Patients, healthcare systems, and payers benefit when clinicians gain insight into the patient’s condition—ideally from the patient’s device of choice. Encouragingly, most electronic health record (EHR) systems allow direct intake of patient-generated data, but human and process barriers remain.

For example, a study of patients with hypertension found that while many measured their blood pressure at home, only half of those patients actually shared the data with their physician. When they did, 88 percent of their physicians manually entered the numbers in the patient’s record as unstructured, narrative data.

Why does this matter? Information buried in clinical notes is far less useful because it cannot be aggregated or graphed over time. This represents a major missed opportunity: data visualizations can support shared decision making, helping patients/caregivers and clinicians spot values outside of a target range and balance speed and accuracy when reviewing the information. Data visualizations may also improve care and outcomes by helping patients and caregivers manage chronic conditions and reduce drug interactions.

Evidence-Based Guidance and Tools for Clinicians

Actionable results are available in two comprehensive resources designed to help healthcare systems and clinics integrate patient-generated health data into practice. One is a practical guide for ambulatory care practices, offering insights drawn from the literature and best practices shared by the community. The guide aims to help clinics address issues such as staff and patient readiness, technology security, billing, and reimbursement. The other is a first-of-its-kind web-based toolkit to help health information technology (IT) stakeholders design, integrate, and evaluate technologies for capturing PROs.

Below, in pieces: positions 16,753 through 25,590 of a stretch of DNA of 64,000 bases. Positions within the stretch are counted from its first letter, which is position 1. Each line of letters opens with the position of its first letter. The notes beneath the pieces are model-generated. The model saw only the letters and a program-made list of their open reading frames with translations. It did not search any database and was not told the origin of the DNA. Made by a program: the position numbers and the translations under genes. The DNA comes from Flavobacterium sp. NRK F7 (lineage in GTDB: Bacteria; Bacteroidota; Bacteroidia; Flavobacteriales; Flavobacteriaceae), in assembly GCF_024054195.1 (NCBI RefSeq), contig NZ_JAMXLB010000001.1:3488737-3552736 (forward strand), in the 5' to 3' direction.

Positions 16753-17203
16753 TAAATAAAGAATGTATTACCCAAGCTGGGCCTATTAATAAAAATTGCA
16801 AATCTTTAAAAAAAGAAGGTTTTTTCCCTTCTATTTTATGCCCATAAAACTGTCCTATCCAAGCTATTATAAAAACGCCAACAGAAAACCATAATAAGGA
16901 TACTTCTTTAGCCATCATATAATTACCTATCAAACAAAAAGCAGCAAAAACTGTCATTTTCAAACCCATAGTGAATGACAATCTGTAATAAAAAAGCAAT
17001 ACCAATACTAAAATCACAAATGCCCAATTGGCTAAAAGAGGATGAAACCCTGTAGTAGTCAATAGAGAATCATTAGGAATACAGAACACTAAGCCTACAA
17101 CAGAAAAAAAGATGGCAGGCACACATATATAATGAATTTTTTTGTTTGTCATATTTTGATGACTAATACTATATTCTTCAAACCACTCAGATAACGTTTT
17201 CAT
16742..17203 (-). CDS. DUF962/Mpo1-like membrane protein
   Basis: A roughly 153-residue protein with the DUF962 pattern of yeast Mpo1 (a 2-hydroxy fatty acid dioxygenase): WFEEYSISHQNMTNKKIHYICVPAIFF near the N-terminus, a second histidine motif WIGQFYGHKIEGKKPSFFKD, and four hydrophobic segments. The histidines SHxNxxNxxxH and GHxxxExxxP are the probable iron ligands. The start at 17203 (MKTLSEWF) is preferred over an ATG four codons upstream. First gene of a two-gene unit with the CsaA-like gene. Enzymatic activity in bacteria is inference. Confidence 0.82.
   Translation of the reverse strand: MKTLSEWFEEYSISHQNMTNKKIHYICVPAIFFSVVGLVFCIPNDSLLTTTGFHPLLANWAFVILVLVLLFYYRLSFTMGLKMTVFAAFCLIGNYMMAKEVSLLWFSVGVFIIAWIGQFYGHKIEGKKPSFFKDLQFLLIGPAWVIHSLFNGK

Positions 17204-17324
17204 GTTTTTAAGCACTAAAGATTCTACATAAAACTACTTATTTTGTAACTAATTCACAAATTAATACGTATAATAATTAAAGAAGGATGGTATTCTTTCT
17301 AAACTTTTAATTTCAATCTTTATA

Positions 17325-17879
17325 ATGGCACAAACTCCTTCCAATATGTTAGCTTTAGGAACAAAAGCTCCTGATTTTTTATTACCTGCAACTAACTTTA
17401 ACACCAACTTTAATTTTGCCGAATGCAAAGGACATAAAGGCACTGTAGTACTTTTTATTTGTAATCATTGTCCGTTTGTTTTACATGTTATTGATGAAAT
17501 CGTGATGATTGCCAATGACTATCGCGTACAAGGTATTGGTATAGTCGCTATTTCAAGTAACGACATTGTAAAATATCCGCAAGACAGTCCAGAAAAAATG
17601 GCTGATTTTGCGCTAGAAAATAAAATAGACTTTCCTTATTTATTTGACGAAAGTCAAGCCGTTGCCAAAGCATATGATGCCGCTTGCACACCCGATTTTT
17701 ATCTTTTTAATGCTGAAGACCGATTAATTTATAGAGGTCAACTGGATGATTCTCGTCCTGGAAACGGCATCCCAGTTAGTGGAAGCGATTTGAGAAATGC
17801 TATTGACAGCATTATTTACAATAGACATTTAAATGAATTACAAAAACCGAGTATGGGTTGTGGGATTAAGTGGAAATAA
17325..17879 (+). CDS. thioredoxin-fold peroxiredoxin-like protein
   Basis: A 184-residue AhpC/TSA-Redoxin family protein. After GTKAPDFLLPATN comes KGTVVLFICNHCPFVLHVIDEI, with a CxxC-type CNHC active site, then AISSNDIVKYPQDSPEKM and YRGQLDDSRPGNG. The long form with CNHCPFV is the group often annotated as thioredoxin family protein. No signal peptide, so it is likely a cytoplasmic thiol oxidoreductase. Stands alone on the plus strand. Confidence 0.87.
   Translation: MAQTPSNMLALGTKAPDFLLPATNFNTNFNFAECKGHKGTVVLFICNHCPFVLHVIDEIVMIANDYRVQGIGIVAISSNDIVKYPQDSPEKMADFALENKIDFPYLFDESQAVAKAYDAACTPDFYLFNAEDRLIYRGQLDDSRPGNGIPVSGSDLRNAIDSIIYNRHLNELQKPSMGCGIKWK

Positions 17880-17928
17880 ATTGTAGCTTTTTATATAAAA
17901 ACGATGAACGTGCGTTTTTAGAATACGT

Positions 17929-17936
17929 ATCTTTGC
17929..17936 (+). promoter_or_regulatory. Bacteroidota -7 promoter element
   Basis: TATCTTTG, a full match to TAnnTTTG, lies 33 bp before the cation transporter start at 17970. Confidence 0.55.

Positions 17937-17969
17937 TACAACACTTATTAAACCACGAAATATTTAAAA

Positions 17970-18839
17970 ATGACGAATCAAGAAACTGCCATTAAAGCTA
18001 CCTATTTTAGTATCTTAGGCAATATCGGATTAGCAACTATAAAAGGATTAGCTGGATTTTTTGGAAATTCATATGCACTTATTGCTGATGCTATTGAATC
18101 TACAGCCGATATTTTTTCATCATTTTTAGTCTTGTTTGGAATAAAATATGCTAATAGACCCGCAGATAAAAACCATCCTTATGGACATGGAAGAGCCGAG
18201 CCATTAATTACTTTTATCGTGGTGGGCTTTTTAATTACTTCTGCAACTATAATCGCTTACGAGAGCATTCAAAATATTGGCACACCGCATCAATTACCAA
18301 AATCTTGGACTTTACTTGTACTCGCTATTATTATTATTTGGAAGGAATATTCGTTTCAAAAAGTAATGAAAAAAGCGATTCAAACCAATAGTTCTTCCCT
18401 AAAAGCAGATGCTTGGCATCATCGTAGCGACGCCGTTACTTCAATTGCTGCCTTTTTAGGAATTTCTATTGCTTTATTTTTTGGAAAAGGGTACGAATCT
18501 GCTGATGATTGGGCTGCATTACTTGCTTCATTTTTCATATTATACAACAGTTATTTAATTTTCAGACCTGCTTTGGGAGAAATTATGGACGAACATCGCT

Since publication, these resources have been accessed more than 8,200 times, a clear indication of the growing interest in patient-generated health data. The demand for these resources also signals the potential opportunity for these technologies to help engage patients and caregivers in decisions and care—if they are designed with this goal in mind.

The Need for Continued Funding

Clearly, digital healthcare technologies have tremendous potential to activate patients and caregivers. They make it easier to share insights, inform decisions, energize conversations in the clinic, and even support treatment.

As good research always does, our efforts also uncovered questions to tackle with future funding. For example, an environmental scan found a need for research to explicitly connect use of digital healthcare technologies to improved outcomes. Future research must also further examine how technology use affects health inequities. Some guidance exists to help clinics build health equity into digital programs, but much work remains to formalize best practices related to access, digital health literacy, translation, and accessible design.

Still, these ARHQ-funded studies accomplished a great deal to advance technology use in service of patient and caregiver engagement. With these evidence-based insights, vendors can improve clinical platforms and patient apps; healthcare systems and clinicians can make informed technology choices; and patients, caregivers, and patient advocates can evaluate clinicians based on those choices.

As we pursue advancements in healthcare safety and quality for all Americans, ARHQ will continue to champion the promise of digital healthcare technology to engage patients and caregivers in care and treatment—one patient-centered study at a time.